Practicing self love

One of the keys to improving one’s mental health is practicing self-love and mindfulness. Though the first might seem obvious, the second is more nebulous in purpose and meaning.

What does it mean to practice self-love, and what does it mean to learn mindfulness?

Taking time for yourself

First and foremost, self-love is about — you guessed it — loving yourself. However, what that entails isn’t always obvious. 

There are times when it’s most prudent to prioritize oneself. Take time to do things you enjoy, and allow yourself to experience that time alone.

Perhaps this is watching movies, working on your car, taking bubble baths, carpentry, sitting under a tree somewhere with the sun shining and the birds singing. The goal here is to relax, destress and clear your mind.


While doing whatever it is you enjoy doing — alone — and you’ve begun to clear your mind, the next step is to search within yourself.

This might come easier to some at first, but give it time and practice. Introspection, or an intrapersonal exploration, is simply looking within yourself and wrestling with questions about yourself.

Who are you? What sparks joy in your life? What doesn’t spark joy in your life? Why did you react the way you did to that conversation last night?

Regardless of the aspect of yourself you consider, you are making a forward step in self-understanding and acceptance.

You are going to live with yourself for your entire life. Take the time to understand who you are, accept yourself and discover the reasons why you should love yourself.

Not only will this make you a happier person, but the mere act of taking time to yourself to destress gives you the time to unplug from social anxieties, expectations and drama that actively hurts your mental health.


To take this idea further, solo meditation is a great way to achieve all this and more.

This can be religious if you want it to be, but meditation doesn’t have to involve a religious aspect and shouldn’t be thought of as strictly religious. Find somewhere you’re comfortable and sit down, close your eyes and breath slowly. Try and focus on your breathing. Somewhere in nature might be best.

While doing so, open yourself to the sounds you hear and what you feel around you. Try not to think, but feel both what is outside and within. Accept who you are and how you relate to the world around you, and you will find the path to loving yourself.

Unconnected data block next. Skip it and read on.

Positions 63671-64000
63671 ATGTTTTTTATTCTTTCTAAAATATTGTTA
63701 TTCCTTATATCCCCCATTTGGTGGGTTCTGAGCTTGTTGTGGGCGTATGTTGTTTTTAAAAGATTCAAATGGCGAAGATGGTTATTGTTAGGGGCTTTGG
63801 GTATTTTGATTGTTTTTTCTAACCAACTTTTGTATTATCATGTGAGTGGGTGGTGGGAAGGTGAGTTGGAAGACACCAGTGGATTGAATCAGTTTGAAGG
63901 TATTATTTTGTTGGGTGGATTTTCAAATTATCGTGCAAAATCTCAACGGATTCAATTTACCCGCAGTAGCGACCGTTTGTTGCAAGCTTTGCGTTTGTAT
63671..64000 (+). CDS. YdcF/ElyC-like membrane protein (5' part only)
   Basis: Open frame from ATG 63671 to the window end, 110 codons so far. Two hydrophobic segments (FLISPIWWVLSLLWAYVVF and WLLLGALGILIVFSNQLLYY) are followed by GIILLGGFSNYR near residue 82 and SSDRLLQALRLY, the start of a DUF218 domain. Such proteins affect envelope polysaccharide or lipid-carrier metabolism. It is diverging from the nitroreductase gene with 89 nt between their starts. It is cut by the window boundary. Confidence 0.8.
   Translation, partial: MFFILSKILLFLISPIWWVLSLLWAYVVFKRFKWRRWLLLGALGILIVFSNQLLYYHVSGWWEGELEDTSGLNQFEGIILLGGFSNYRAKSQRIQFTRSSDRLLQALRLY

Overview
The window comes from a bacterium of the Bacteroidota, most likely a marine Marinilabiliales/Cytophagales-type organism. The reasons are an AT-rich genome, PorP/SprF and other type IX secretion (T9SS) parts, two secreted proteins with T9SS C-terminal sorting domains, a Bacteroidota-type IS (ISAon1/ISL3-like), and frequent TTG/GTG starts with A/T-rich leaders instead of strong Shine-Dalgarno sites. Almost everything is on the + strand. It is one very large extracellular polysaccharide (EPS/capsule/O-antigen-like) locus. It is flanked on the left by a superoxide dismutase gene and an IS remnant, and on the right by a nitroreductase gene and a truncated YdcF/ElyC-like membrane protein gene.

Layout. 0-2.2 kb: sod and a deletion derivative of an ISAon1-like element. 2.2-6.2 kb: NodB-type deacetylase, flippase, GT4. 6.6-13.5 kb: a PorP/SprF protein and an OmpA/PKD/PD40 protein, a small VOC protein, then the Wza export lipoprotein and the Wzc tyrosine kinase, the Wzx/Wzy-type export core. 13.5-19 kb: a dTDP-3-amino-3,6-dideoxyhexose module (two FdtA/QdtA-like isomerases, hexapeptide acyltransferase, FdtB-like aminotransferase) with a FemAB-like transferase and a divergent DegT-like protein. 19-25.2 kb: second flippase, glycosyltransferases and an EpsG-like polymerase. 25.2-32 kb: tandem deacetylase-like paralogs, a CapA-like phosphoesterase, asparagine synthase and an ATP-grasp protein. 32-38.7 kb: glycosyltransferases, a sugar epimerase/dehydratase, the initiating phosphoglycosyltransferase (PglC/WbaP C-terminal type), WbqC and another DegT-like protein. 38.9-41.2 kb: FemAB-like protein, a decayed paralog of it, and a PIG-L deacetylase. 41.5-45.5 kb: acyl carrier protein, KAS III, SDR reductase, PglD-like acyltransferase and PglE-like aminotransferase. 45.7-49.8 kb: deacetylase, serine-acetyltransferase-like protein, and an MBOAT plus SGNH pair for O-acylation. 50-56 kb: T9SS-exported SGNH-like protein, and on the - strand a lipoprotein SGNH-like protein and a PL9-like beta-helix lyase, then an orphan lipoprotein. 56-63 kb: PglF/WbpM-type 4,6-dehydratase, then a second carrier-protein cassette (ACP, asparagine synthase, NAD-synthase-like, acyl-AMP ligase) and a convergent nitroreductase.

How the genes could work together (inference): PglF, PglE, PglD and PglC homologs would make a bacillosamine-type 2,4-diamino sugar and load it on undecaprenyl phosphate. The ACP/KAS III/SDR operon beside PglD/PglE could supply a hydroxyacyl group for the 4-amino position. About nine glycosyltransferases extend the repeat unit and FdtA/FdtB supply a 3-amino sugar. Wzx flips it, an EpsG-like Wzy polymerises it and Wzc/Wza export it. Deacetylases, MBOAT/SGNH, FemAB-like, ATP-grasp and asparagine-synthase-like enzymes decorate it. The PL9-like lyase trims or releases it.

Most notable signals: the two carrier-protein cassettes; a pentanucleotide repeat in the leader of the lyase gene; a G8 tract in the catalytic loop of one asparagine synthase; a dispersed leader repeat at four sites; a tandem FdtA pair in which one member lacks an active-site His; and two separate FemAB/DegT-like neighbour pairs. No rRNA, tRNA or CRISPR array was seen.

And on the topic of understanding your relationship with the world around you, a part of that is mindfulness.


Mindfulness might be a bit more nebulous, but it is intrinsically related to self-love and mental health.

In discovering how you relate to the world around you, you might also discover yourself performing extra-personal explorations. That is understanding those around you.

Just as social anxieties, expectations and drama are hinderances upon you, and others can exert such stresses upon you, you too exert those same stresses onto others. Why did they react the way they did?

Learning to be mindful of the situation others are in — their context — can help mitigate stress inducing misunderstandings. And it is specifically being mindful of others that allows for healthy personal relationships to blossom. Mindfulness can be as simple as saying ‘excuse me, sorry’ if you accidentally nudge into someone.


Becoming mindful of yourself, too, allows for a healthy mental space and ties in to understanding of oneself.

Do you feel you’re coming off as abrasive? If so, why do you feel that’s the case? What is causing you to react or behave in such a manner? Perhaps being mindful of them can alleviate poor interactions, but being mindful of oneself might be even more important.

Aggression is negative for both the deliverer and receiver. Everyone can feel the difference between a positive and negative environment.

Being mindful of yourself and understanding yourself allows not only for you to exude a positive energy that uplifts others, but their positive energy in turn will uplift you.

And if everyone practices self-love and mindfulness, and everyone is exuding such positive energy, the collective mental space will be healthier and benefit from it.

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